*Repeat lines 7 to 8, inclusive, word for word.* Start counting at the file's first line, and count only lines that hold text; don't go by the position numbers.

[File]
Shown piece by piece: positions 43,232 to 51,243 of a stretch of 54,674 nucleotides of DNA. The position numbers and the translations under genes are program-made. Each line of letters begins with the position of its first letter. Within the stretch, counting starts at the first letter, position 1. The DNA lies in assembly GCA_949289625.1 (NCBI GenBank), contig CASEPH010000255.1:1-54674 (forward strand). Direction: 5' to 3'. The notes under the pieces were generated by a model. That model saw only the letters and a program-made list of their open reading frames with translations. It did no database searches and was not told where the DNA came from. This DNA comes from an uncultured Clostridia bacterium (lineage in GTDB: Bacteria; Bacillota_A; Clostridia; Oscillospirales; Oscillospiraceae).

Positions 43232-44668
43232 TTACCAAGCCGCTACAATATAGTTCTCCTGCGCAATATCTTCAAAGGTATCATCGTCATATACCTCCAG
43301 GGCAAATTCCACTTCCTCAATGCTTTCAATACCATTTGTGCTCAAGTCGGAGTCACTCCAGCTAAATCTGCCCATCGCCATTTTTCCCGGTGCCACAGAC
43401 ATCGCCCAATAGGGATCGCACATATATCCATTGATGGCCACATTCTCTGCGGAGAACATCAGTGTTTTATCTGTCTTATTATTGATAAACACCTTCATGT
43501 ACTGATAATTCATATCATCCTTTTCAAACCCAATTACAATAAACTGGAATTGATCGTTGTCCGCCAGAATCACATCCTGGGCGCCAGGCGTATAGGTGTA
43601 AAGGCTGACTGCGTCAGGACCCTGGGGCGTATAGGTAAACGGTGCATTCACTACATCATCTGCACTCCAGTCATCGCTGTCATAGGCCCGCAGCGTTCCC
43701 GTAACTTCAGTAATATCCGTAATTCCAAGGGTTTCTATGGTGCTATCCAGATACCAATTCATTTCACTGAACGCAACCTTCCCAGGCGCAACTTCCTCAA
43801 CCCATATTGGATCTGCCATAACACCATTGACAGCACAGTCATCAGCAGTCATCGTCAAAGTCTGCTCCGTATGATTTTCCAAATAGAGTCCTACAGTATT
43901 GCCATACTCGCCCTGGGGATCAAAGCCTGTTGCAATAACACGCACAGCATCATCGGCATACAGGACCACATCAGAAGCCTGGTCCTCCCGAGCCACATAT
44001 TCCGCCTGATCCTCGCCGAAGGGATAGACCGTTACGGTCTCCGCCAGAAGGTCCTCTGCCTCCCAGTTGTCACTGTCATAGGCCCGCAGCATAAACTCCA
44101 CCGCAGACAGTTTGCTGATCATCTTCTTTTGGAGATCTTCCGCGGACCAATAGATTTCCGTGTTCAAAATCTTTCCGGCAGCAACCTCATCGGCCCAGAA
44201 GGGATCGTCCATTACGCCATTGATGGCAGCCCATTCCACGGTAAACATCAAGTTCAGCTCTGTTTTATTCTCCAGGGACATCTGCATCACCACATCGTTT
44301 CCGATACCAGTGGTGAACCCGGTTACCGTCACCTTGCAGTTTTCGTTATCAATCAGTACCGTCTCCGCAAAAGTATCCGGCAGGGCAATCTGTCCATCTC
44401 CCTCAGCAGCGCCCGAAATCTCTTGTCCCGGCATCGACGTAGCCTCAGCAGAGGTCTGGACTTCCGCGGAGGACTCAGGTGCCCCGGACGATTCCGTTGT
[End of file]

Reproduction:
43601 AAGGCTGACTGCGTCAGGACCCTGGGGCGTATAGGTAAACGGTGCATTCACTACATCATCTGCACTCCAGTCATCGCTGTCATAGGCCCGCAGCGTTCCC
43701 GTAACTTCAGTAATATCCGTAATTCCAAGGGTTTCTATGGTGCTATCCAGATACCAATTCATTTCACTGAACGCAACCTTCCCAGGCGCAACTTCCTCAA